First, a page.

A Review of Meeting Chance by Jennifer LaVoie
Bold Strokes Books, 2013
by REBECCA, December 23, 2013
Y’all, it was an apocalyptic 67 degrees here in Philly yesterday, so I thought I’d go with a summer book for today’s review, even though the weather called for a list of Snow Day Reads a mere week ago.
Aaron Cassidy was attacked by a dog when he was a kid, leaving him with visible scars and a deep-seated phobia of dogs. After he gets his driver’s license, though, he decides to conquer his fear by volunteering at the local animal shelter. There, he meets two new friends: Finn, a volunteer who supports Aaron when his other friends have ditched him, and Chance, a pit bull whose scars mirror Aaron’s own. With Finn’s help, Aaron sets about overcoming his fears and learning that sometimes the things we fear are the things that we need the most.
At base, Meeting Chance is a really sweet book about a guy learning to overcome a fear and have compassion for what caused that fear. When Aaron first shows up at the animal shelter even the sound of a dog barking sends him into fits of terror. Little by little, fellow volunteer (and crush) Finn gets Aaron comfortable around puppies and able to be in the same room with dogs. When the police drop off a pit bull that they rescued from being attacked by other dogs, Aaron reacts with fear at first, but quickly identifies with the dog, who he names Chance, and comes to love love love him.
So, on that level, Meeting Chance succeeds. But that’s not quite enough to sustain a novel-length read, and Meeting Chance feels rather thin. This is something that I’ve found with Bold Strokes Books‘ young adult publications in general. Still, Jennifer Lavoie’s first book, Andy Squared, although the exact same length (a short 264 pages), had better character development and thus felt much more substantial.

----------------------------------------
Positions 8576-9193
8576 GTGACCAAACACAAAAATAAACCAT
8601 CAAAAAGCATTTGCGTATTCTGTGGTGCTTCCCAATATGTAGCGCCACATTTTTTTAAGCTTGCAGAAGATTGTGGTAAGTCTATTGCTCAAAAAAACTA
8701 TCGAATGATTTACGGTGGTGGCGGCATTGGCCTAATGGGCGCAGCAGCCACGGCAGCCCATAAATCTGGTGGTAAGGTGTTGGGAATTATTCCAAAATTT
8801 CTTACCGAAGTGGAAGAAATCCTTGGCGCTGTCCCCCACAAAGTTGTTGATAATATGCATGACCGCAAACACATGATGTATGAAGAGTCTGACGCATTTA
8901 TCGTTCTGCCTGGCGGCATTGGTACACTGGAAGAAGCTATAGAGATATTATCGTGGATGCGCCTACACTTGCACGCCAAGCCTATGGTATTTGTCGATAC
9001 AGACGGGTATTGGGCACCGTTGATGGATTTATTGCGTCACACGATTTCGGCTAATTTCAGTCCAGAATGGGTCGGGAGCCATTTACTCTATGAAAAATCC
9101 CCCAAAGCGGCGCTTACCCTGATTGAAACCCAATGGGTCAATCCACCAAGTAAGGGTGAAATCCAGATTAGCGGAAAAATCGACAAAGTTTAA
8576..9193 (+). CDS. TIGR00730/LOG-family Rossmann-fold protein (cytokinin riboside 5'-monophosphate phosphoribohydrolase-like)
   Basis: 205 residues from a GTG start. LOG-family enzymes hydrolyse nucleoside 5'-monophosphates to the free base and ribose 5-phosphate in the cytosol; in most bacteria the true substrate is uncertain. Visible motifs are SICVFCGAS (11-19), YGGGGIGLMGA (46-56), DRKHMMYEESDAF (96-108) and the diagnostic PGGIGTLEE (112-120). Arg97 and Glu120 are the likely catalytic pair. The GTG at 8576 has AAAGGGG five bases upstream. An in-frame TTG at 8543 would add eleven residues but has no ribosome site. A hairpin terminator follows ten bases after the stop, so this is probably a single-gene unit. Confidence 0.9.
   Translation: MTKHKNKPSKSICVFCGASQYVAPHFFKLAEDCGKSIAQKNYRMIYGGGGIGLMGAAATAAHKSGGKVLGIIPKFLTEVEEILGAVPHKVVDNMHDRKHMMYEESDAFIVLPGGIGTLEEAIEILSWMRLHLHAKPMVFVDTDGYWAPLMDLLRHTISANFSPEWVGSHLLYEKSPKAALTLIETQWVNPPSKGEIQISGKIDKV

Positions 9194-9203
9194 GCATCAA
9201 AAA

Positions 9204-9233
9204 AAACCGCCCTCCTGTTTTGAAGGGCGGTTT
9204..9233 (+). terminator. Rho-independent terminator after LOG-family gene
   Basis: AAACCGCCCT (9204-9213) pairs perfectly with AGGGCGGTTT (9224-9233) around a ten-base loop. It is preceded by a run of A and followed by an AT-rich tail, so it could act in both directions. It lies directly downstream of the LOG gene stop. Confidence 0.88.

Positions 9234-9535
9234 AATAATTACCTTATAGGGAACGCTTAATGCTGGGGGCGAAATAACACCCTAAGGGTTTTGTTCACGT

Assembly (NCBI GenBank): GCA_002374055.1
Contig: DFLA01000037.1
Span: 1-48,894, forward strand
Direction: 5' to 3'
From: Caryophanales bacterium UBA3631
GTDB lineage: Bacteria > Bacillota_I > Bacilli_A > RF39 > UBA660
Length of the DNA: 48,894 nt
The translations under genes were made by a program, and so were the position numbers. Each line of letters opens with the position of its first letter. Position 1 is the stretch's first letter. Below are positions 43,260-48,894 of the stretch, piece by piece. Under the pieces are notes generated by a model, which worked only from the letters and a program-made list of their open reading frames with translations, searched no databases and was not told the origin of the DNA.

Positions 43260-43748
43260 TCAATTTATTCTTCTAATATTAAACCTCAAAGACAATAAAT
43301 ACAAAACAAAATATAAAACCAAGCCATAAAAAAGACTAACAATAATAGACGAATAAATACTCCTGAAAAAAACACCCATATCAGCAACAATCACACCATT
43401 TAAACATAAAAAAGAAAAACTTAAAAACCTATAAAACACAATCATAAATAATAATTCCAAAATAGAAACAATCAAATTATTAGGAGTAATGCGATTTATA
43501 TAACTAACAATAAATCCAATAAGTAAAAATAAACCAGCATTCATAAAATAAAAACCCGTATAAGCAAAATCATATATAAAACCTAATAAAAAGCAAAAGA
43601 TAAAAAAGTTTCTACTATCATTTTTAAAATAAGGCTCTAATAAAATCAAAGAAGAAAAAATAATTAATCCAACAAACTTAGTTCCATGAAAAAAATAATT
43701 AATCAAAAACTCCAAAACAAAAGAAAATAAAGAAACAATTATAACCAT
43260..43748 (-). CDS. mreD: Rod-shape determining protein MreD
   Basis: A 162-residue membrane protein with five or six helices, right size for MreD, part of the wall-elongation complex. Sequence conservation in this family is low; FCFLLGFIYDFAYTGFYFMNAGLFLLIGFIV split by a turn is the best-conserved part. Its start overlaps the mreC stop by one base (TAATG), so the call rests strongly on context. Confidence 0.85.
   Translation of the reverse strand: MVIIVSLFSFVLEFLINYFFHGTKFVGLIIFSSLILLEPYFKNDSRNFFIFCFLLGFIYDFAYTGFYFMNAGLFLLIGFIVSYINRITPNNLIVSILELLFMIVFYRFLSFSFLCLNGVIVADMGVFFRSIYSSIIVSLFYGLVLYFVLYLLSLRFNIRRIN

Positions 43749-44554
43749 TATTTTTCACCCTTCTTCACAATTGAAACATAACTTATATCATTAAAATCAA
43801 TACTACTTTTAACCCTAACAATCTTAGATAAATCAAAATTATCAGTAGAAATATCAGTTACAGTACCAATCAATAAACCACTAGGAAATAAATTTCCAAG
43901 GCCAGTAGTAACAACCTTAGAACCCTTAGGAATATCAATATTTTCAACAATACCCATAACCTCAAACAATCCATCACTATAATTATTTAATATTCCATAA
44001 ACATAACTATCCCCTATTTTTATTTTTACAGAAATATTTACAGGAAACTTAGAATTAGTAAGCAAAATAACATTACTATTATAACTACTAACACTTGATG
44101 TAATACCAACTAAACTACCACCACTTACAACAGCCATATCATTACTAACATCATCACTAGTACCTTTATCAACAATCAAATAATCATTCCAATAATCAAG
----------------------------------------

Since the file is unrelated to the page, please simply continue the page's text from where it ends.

For example, there is a sub-plot that involves Aaron’s relationship with his friends. Aaron came out to his parents and friends a while ago, and while his folks didn’t give him any grief about being gay, his two best friends were pretty freaked out and they haven’t been close ever since. Soon after Aaron starts volunteering, one of his ex-buds begins to bully one of the other kids in Aaron’s gay-straight alliance and rejects Aaron explicitly. Lavoie uses this situation to draw a parallel between Aaron getting over his fear of dogs and Aaron’s friends getting over their freaked-outness about him being gay. Aaron’s friends aren’t very well-drawn characters, though, so, in addition to the parallel plot feeling a bit contrived, I found myself hoping that Aaron would just dump them because, homophobia aside, they were both boring and one was a jerk.
But I think it’s really a question of categorization; that is, I think Meeting Chance is simply better suited for a younger audience. If I think of it as a book for high school freshman instead of an audience that’s the same age as Aaron and Finn (a junior and a senior) then it’s more successful. Finn was a more developed character, and the inner workings of the shelter were interesting. Overall, a sweet read for a young reader who loves dogs.
Starting From Here by Lisa Jenn Bigelow (2012). Colby’s mom died two years ago, her girlfriend just dumped her, and her long-haul trucker dad is never home. When a dog is hit by a car right in front of her, Colby rushes to save it, and realizes that even though she’s afraid to have her heart broken again, maybe loving someone else is exactly what she needs. My full review of Starting From Here is HERE and our interview with author Lisa Jenn Bigelow is HERE.
procured from: I received an ARC this book from the publisher in exchange for an honest review. Meeting Chance by Jennifer Lavoie is available now.